The usual fierce competition among vendors at the Bridgetown Fisheries Complex was replaced with both sombre and celebratory scenes of a market adorned in purple, white and black balloons and posters as fisherfolk mourned the violent death of one of their own.
Those who worked with Stephen Molly Small joined with family to hold a candlelight vigil. Tears flowed freely as members of the fishing community remembered the life of the man that they had come to call brother for the last two decades.
The vigil began at his boat and proceeded to his stall where colleagues shared memories of their comrade. But then switched to a carnival-like block party, as according to those who knew him best, Molly always wanted a lively send off.
Fish vendor Sharon Bellamy, who organized the vigil, described her friend and colleague as a man who was generous to a fault.
“This is a man that would give you his
last and do without. I remember times when I put in my order for fish and when Molly went out and come back with the boat all the fish sell out before I could get any. Molly would give me his fish that he had to sell and do without,” she said while struggling to hold back tears.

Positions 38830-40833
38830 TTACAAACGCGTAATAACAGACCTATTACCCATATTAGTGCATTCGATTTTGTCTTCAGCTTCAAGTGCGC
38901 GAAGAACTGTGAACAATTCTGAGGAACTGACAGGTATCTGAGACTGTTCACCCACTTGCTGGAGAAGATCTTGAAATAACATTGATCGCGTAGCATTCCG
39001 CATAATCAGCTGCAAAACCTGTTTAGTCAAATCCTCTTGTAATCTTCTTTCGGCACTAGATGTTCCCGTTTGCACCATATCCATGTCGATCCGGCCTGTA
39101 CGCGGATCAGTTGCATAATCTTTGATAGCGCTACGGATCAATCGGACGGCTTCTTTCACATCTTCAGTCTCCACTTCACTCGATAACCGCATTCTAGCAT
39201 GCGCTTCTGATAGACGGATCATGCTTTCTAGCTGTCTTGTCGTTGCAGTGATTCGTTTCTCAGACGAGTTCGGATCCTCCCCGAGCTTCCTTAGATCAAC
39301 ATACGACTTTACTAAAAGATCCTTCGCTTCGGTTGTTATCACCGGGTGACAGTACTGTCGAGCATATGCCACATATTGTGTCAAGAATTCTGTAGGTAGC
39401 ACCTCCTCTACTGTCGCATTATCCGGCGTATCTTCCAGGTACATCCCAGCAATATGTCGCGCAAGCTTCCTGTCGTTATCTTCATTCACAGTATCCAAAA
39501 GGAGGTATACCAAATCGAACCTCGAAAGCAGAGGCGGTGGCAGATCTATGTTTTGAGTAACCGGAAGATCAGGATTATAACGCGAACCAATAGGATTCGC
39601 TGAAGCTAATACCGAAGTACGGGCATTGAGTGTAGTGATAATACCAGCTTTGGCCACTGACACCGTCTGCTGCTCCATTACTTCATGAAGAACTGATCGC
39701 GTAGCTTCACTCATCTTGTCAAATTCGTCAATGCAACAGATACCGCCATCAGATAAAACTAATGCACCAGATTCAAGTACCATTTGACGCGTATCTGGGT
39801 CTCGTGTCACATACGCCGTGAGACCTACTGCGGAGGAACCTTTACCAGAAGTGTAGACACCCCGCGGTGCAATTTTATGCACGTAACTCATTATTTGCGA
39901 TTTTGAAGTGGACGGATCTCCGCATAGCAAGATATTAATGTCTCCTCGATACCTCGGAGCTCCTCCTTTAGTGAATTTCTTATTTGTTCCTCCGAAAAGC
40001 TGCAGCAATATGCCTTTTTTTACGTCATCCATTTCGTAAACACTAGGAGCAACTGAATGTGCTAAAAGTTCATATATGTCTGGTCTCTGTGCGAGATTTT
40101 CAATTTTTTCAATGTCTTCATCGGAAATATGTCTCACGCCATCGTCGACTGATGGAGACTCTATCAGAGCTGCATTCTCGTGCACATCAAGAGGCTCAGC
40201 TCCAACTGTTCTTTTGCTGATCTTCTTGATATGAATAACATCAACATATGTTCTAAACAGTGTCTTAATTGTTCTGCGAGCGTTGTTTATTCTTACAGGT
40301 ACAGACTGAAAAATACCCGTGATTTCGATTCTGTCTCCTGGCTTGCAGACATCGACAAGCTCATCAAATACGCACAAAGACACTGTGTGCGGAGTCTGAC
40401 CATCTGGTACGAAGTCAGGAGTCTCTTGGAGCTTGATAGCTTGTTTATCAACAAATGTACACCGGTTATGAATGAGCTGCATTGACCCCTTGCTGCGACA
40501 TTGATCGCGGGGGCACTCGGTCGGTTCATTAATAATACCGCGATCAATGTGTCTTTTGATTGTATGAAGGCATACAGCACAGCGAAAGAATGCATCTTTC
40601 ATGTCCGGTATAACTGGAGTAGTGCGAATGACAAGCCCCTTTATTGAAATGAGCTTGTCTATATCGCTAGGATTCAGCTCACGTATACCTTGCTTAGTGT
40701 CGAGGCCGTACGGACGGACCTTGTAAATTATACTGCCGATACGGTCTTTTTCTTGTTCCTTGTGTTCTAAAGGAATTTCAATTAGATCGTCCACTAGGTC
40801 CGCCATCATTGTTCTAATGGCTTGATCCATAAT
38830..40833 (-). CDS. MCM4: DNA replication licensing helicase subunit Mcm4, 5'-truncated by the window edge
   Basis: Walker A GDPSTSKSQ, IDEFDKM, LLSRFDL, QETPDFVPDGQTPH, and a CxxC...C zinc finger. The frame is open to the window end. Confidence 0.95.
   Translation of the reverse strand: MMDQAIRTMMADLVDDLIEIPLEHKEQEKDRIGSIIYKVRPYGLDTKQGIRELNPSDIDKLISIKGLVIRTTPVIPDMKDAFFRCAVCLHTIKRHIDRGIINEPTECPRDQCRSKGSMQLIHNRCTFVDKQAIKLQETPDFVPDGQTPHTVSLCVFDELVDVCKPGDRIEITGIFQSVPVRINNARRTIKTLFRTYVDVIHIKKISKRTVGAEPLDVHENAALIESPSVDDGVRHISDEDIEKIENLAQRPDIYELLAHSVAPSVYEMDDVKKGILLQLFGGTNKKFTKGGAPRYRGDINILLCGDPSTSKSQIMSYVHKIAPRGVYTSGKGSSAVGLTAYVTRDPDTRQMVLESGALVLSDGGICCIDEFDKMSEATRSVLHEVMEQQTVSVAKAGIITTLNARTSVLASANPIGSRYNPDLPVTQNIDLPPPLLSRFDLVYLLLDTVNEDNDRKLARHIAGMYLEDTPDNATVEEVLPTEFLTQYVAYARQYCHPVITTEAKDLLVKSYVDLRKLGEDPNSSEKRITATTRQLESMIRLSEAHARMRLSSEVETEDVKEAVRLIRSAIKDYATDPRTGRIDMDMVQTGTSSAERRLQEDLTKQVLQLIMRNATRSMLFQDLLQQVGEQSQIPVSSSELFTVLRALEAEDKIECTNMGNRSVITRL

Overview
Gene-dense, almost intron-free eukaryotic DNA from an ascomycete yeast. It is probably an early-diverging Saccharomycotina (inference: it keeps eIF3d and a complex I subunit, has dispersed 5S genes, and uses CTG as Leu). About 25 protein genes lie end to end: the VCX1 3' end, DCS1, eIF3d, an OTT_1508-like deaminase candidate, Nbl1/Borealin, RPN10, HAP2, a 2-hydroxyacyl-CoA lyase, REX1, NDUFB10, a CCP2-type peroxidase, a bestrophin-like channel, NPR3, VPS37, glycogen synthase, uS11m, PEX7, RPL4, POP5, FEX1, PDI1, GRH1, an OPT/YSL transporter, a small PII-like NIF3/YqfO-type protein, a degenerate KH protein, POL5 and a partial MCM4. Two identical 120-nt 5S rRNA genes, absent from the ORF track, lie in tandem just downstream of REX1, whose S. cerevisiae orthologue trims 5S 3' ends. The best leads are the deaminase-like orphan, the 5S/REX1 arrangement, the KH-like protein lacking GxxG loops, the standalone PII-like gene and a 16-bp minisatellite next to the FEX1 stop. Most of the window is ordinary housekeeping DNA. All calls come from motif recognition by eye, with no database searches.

But sadness soon gave way to anger friends and family recalled the circumstances leading to the stabbing death of the fisherman-vendor.
“This is a man that would get angry and would give you anything once you asked. So I don’t understand why they had to do this to him,” a woman exclaimed.
“They kill my best child. They cut out my belly, he don’t trouble nobody. I am not questioning God but I don’t why they would want to kill my child,” said his mother, Elsa Small, between sobs.
Small was robbed and killed last Thursday evening and co-workers still seem haunted by their last conversation with the man the fish market fixture known to buyers and sellers alike simply as Molly.
“I still can’t believe he is gone. He left here like he does every evening and I expected to see the next morning. Up to now I can’t believe that he really gone for true. It is really a shock and every day I go to work still expecting to see him, said one worker at the market, who did not want his identity revealed.
After tonight’s vigil, the market is to be closed on Friday for the funeral service and a wake. firstname.lastname@example.org